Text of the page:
Why not? Their rep ratings are already comparable with CCN, as noted, and far better than Penn's. Rep ratings, along with LSAT, constitute most of the USNews ranking weight.
The only difference between UM and CLS/NYU is a few points on the LSAT.
A Loyola LA professor put out a paper on this last year. Michigan pumping their LSAT would literally make no difference. If Michigan's median LSAT was 180 it would not raise their ranking a single point.
" I begin with my conclusions. First, U.S. News’ law school “ranks” are
unreliable – that is, they are subject to significant random error.32 Second,
its “overall scores,” if read with a “±2” appended, appear to be relatively
reliable – with caveats.
My first conclusion can be illustrated by a simple example involving
a change in the numbers of U.S. News’ lowest-ranked school – which I
will call the “bottom anchor” but otherwise leave unnamed. Assume that
the reported 9-month employment rate for graduates of the bottom anchor
falls by just 1 percentage point and nothing else changes at any school in
the country. In a reliable ranking system, one would hope that such a
change would not affect the rank of any other school. After all, this is a
miniscule change in one statistic at a school that few lawyers, law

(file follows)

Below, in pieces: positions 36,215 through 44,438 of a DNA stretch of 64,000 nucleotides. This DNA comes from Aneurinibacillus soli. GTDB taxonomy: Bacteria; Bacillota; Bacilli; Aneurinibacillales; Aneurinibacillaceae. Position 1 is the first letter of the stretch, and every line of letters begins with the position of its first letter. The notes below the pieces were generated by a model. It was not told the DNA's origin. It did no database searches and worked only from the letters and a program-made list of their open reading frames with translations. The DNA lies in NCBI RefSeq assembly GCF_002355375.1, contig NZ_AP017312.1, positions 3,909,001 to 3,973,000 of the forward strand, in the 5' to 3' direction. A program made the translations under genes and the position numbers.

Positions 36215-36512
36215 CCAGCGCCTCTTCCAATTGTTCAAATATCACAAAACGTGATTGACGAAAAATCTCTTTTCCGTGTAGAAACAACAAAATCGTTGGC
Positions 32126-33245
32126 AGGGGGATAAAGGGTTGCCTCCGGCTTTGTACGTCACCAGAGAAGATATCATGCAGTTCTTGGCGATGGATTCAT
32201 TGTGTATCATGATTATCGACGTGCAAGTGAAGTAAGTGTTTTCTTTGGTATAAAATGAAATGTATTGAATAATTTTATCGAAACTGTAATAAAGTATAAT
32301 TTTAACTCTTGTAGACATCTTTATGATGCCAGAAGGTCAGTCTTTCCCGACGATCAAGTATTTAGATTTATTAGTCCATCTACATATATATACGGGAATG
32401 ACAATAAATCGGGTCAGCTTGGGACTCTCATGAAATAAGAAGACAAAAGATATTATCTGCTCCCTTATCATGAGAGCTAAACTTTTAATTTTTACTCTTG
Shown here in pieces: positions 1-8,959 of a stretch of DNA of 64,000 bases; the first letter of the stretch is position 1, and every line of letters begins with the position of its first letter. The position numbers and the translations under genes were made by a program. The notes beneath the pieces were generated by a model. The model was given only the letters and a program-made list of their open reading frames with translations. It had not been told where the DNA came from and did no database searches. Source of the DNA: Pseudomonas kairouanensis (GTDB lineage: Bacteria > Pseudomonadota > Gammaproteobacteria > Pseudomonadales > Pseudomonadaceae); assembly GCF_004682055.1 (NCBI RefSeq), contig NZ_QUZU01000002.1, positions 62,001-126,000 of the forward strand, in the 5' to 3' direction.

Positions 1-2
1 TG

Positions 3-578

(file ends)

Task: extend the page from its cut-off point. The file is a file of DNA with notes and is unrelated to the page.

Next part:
professors, or law students have heard of.
As you might expect, nothing happens to the bottom anchor’s overall
score (by definition, zero) or rank (180th). But this tiny change wreaks
havoc on the relative ranking of the top 100 law schools. Seattle and San
Francisco jump six ranks, Fordham jumps from 32nd to 27th, and Rutgers
Camden, San Diego, and Indiana Indianapolis each jump four. Houston,
Kansas, Nebraska, and Oregon, by contrast, each drop three ranks. Overall,
41 of the top 100 schools change rank. Fordham’s dean gets a bonus.
Fingers are pointed and voices raised at Houston. All because of a trivial
change in the employment statistics of a single school far away in the
spreadsheet. Stranger still, if the bottom anchor’s 9-month employment
rate falls an additional 4 percentage points (that is, a total of 5 percentage
points) – and nothing else changes at any school in the country – most of
these effects disappear, but the reordering moves into the Top Ten. UC
Berkeley and Virginia both drop from 8th to 9th place. At the other schools
named above, it is as if nothing had ever happened."